British cosmetics retailer Body Shop agrees to takeover by France's L'Oreal
By Elizabeth Kusta
LONDON (AP) - Body Shop International PLC, the British retailer that promotes natural-based cosmetics, has agreed to be taken over by L'Oreal SA of France in a cash deal worth 652 million pounds ($1.14 billion US).
Body Shop will retain its separate identity and current management, the companies said Friday.
"A partnership between our companies makes perfect sense," said L'Oreal chairman and CEO Lindsay Owen-Jones. "Combining L'Oreal's expertise and knowledge of international markets with The Body Shop's distinct culture and values will benefit both companies."
He said the company does not plan to close any stores or make job cuts.
Body Shop was founded 30 years ago in Brighton, England, by Anita and Gordon Roddick, and there are now more than 2,000 stores around the world.
The Roddicks stepped down from managing the company in 2002, but have remained as non-executive directors and stand to bank around 117 million pounds ($204 million) from their 18 per cent stake.
Anita Roddick, who will retain her current role as a consultant, said the company's values would not change.
"I don't see it as selling out," she said. "L'Oreal has displayed visionary leadership in wanting to be an authentic advocate and supporter of our values."
But criticism of the deal came Friday over the linkup between Body Shop, known for products that aren't tested on animals, and L'Oreal, which has yet to ban animal testing.
"It's ironic that a company well known for its anti-animal testing stance should sell out to one that tests on animals and which has yet to show its commitment to any ethical issues at all," said Ruth Rosselson of Ethical Consumer magazine.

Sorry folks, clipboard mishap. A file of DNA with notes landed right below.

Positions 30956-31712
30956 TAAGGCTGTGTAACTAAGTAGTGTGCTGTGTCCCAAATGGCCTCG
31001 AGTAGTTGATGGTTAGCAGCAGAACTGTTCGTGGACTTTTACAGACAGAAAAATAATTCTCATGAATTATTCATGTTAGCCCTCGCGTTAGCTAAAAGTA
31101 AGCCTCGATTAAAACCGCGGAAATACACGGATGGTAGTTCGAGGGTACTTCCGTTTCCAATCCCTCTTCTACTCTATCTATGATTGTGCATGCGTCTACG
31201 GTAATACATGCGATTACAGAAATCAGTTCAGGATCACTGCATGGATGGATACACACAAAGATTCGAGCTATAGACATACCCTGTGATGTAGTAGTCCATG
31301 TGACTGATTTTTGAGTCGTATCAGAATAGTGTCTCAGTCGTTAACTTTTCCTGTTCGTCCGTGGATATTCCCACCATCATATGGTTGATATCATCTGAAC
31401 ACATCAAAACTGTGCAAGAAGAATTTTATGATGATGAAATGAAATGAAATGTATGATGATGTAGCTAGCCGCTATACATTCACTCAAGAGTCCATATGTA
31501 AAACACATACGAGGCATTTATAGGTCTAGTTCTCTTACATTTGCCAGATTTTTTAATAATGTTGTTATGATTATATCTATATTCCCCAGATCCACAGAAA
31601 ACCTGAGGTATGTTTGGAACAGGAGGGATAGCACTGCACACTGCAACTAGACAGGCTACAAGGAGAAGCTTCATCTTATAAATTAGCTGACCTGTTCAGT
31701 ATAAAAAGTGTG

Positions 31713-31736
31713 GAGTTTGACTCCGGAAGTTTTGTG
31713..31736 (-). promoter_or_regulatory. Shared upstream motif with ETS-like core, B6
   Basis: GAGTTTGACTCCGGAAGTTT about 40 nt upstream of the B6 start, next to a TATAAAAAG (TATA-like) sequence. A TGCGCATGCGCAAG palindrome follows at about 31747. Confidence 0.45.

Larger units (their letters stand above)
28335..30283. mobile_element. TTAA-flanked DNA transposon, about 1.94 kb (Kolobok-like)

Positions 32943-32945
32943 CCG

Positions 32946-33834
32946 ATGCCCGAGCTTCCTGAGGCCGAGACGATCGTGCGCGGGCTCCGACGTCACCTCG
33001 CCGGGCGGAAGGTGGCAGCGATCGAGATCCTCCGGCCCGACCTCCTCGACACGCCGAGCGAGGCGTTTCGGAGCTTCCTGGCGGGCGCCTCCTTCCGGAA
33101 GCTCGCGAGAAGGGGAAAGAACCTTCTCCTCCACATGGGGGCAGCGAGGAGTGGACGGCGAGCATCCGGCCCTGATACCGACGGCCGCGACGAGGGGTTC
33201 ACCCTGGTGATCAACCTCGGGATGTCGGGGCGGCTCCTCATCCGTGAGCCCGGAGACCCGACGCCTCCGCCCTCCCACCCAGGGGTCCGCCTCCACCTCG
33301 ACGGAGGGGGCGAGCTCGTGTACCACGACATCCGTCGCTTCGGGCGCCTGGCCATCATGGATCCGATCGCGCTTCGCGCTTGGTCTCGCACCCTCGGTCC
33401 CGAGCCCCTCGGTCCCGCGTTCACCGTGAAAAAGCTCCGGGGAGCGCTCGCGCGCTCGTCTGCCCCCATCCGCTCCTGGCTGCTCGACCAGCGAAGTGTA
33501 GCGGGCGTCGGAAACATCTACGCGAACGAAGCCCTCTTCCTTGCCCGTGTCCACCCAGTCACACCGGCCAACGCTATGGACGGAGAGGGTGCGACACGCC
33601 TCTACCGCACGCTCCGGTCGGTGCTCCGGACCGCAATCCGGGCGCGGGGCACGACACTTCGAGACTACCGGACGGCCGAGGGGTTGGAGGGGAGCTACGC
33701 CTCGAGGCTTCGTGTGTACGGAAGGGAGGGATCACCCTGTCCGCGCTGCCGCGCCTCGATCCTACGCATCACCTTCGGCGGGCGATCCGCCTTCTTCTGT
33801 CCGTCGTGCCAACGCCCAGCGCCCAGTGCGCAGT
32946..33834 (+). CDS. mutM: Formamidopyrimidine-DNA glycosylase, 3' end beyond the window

Anita Roddick said Body Shop is about more than just animal testing and that a benefit to joining with L'Oreal is that Body Shop will be able to teach L'Oreal about issues such as "community trade, which is the best poverty eradicator in the world."
Owen-Jones also said L'Oreal wouldn't be able to stop animal testing overnight, but it does have the long-term plan of "joining Body Shop on the issue."
L'Oreal, which makes Maybelline mascara, Lancome skin cream and Armani and Ralph Lauren fragrances, is paying 300 pence ($5.25) per share for Body Shop, a premium of 34.2 per cent over the share price on Feb. 21, the day before takeover speculation appeared in the media.
Steve Davies, a retail analyst at Numis Securities Ltd., said that considering the "public market doesn't value the retail business that highly," it would be difficult for Body Shop to reach this sort of price level on its own.
Body Shop's shares rose 10.3 per cent to 295.5 pence ($5.17) on the London Stock Exchange. L'Oreal shares gained 0.5 per cent to 74.95 euros ($90.61) in Paris.
The Body Shop has in recent years moved toward the luxury end of the cosmetics market to avoid direct competition with supermarket and drugstore mass merchandisers such as Tesco PLC in Britain and Wal-Mart Stores Inc. in the United States.
Body Shop reported a profit of 27 million pounds ($47 million) in 2005, up from 21.7 million pounds a year earlier. It had sales of 419 million pounds ($733 million), up from 381.1 million pounds in 2004.
L'Oreal reported a 2005 net profit of $2.35 billion, down 50 per cent from the previous year when it was boosted by a major one-time gain. Revenue rose 6.5 per cent to $17.3 billion.
The offer is conditional upon required regulatory clearances. L'Oreal said it expects the acquisition to help earnings per share after Dec. 31.